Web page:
Picture a lion: The male has a luxuriant mane, the female doesn’t. This is a classic example of what biologists call sexual dimorphism—the two sexes of the same species exhibit differences in form or behavior. Male and female lions pretty much share the same genetic information, but look quite different.
We’re used to thinking of genes as responsible for the traits an organism develops. But different forms of a trait—mane or no mane—can arise from practically identical genetic information. Further, traits are not all equally sexually dimorphic. While the tails of peacocks and peahens are extremely different, their feet, for example, are pretty much the same.
Understanding how this variation of form—what geneticists call phenotypic variation—arises is crucial to answering several scientific questions, including how novel traits appear during evolution and how complex diseases emerge during a lifetime.
So researchers have taken a closer look at the genome, looking for the genes responsible for differences between sexes and between traits within one sex. The key to these sexually dimorphic traits appears to be a kind of protein called a transcription factor, whose job it is to turn genes “on” and “off.”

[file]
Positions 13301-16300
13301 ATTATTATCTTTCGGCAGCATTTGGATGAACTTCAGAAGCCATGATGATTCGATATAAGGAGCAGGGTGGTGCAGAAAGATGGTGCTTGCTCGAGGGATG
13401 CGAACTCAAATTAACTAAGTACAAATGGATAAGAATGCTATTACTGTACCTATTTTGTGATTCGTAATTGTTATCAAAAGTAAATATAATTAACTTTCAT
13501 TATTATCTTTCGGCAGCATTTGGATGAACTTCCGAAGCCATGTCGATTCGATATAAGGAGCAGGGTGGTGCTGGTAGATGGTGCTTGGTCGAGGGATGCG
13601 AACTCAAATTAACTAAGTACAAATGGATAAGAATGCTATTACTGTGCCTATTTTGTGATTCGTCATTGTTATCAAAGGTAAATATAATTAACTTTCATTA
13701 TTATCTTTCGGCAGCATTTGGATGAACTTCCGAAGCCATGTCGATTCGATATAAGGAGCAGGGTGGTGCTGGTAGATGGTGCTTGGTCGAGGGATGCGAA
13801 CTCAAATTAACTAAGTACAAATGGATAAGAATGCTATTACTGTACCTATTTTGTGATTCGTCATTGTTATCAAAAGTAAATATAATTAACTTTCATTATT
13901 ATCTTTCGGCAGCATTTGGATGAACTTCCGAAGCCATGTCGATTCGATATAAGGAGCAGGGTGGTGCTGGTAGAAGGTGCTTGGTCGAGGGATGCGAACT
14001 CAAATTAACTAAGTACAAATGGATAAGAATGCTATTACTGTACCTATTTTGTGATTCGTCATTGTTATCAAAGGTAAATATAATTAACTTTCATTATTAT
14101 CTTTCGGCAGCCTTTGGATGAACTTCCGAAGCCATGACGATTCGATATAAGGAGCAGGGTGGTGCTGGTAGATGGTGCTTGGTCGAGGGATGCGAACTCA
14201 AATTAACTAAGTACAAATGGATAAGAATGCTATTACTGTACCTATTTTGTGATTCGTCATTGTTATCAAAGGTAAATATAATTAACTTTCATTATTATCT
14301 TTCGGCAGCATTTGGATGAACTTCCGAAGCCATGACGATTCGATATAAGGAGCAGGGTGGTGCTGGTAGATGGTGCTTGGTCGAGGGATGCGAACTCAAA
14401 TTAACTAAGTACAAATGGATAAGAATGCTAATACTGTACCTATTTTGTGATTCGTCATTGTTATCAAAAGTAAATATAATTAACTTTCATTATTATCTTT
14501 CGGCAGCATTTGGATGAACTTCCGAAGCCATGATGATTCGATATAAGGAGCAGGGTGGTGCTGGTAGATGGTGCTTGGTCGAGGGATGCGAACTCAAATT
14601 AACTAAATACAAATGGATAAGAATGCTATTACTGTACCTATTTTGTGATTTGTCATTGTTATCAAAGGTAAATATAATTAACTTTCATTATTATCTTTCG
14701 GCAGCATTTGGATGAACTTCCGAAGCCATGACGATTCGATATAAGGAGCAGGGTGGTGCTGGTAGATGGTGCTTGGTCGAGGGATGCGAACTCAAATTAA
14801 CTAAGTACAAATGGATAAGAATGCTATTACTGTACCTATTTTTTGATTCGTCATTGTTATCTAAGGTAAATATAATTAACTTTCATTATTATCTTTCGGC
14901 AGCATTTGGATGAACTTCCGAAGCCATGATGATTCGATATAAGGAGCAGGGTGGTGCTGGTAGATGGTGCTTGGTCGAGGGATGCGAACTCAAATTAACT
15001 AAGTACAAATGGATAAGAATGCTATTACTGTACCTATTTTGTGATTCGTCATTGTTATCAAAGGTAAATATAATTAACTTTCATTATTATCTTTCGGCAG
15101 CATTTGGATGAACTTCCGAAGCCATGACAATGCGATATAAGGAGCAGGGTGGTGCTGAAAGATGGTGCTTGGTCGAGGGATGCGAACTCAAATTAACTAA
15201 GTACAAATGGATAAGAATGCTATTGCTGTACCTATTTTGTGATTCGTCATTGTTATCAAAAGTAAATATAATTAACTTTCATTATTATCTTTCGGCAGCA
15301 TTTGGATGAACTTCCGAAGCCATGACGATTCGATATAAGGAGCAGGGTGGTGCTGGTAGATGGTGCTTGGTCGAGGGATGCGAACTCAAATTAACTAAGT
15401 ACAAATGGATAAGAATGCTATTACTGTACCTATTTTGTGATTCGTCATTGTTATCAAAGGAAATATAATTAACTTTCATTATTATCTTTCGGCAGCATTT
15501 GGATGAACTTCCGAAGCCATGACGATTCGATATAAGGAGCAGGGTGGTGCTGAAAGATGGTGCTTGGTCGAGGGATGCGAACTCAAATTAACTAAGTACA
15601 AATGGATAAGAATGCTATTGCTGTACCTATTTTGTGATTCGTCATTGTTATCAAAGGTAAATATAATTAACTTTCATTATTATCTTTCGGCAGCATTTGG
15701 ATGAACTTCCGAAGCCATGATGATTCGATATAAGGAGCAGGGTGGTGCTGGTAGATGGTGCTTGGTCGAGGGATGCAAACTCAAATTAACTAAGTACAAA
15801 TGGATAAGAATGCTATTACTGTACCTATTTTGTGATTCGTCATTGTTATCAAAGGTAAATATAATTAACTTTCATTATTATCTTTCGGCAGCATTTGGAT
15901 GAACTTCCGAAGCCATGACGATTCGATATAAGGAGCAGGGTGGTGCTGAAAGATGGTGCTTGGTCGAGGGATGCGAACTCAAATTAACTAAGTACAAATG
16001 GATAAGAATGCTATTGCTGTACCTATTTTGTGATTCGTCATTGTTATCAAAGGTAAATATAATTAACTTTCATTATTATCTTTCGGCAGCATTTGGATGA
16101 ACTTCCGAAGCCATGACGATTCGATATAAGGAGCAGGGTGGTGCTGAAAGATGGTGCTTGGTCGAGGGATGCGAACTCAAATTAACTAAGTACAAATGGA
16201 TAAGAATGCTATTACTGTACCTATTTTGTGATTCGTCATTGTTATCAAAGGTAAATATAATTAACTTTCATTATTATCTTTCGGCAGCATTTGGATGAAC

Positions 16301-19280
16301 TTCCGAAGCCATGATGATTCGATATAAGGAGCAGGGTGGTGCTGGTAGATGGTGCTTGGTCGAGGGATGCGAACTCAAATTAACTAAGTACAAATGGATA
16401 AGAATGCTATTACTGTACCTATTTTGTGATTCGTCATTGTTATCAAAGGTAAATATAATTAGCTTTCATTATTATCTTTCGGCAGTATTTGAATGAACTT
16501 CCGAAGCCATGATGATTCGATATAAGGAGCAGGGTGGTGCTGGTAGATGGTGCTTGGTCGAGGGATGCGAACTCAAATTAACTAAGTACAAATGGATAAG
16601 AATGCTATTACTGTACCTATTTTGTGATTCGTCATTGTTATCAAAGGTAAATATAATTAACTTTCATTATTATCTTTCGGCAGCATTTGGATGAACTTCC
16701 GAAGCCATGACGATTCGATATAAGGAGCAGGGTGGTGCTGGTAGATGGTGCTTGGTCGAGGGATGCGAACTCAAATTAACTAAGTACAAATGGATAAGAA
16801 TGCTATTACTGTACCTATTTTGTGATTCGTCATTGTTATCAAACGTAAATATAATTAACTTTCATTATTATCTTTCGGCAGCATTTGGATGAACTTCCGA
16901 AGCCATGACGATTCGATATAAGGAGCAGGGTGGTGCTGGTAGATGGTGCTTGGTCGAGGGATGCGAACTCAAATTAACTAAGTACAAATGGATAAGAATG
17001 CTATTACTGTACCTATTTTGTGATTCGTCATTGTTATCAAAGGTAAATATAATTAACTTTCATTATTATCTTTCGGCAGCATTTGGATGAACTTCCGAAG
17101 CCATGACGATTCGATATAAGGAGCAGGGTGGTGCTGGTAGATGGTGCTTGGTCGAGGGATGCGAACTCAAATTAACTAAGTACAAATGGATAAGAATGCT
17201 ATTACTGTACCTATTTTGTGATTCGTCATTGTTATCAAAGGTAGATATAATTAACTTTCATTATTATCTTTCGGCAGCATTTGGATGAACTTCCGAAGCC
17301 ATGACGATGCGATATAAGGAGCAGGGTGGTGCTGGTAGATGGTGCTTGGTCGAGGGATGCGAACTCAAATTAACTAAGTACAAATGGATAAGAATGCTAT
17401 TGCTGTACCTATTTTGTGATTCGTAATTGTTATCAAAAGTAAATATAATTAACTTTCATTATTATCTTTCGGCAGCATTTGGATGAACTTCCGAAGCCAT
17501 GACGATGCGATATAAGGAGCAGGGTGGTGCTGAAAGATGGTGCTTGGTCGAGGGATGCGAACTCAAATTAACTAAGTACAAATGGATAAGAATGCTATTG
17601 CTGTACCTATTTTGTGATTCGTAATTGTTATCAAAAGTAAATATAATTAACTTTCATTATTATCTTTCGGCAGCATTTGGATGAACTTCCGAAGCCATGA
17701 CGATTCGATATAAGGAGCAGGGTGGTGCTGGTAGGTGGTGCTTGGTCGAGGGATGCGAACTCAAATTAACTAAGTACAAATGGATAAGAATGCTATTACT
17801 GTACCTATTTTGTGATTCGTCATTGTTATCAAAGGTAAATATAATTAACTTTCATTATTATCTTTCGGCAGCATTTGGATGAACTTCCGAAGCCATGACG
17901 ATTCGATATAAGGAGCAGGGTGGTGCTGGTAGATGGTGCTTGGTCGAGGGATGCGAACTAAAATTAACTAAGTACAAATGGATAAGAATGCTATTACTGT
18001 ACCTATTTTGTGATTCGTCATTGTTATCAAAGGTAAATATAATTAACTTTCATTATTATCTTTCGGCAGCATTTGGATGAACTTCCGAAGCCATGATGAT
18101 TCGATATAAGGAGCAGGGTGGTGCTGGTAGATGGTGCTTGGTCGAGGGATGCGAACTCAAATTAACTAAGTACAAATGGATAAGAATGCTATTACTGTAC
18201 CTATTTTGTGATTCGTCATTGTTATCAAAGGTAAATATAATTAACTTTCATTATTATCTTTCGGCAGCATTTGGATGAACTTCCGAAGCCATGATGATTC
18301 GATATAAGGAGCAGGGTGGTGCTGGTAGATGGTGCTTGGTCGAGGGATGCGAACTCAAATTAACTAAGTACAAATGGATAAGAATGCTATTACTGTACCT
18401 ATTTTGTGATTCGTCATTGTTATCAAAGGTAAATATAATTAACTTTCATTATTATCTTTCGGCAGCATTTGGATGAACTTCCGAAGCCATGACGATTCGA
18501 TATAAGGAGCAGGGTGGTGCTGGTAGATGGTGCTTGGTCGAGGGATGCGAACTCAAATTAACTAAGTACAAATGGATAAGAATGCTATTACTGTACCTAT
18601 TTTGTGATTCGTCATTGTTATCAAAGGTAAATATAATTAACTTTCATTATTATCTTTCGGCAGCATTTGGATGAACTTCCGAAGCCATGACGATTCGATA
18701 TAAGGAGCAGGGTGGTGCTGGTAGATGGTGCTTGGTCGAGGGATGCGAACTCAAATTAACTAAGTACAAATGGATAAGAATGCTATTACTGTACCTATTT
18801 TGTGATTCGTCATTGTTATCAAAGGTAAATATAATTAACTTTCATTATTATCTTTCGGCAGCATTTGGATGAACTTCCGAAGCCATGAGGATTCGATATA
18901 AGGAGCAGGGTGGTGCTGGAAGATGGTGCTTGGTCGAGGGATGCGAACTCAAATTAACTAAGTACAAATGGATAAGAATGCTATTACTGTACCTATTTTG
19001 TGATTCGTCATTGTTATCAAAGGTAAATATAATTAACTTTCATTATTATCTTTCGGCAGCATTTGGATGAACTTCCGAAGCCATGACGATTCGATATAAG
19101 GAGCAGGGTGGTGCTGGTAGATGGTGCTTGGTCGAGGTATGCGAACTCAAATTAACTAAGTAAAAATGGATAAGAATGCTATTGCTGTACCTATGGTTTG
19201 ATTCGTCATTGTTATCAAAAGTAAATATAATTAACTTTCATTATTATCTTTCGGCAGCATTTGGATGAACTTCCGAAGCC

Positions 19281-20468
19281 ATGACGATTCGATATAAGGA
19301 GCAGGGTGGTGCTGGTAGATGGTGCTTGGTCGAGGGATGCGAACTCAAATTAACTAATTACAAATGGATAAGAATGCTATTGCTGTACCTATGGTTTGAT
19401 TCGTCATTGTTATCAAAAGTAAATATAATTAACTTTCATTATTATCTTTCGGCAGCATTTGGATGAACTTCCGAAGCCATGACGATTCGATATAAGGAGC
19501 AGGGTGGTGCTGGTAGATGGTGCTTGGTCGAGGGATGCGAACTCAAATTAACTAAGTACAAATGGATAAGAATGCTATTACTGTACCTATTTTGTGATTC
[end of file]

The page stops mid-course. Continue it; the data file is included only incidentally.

In our own work with dung beetles, my colleagues and I are untangling how these transcription factors actually lead to the different traits we see in males and females. A lot of it has to do with something called “alternative gene splicing”—a phenomenon that allows a single gene to encode for different proteins, depending on how the building blocks are joined together.
Over the years, different groups of scientists independently worked with various animals to identify genes that shape sexual identity; they realized that many of these genes share a specific region. This gene region was found in both the worm gene mab-3 and the insect gene doublesex, so they named similar genes containing this region DMRT genes, for “doublesex mab-related transcription factors.”
These genes code for DMRT proteins that turn on or off the reading, or expression, of other genes. To do this, they seek out genes in DNA, bind to those genes, and make it either easier or harder to access the genetic information. By controlling what parts of the genome are expressed, DMRT proteins lead to products characteristic of maleness or femaleness. They match the expression of genes to the right sex and trait.
DMRTs almost always confer maleness. For instance, without DMRT, testicular tissue in male mice deteriorates. When DMRT is experimentally produced in female mice, they develop testicular tissue. This job of promoting testis development is common to most animals, from fish and birds to worms and clams.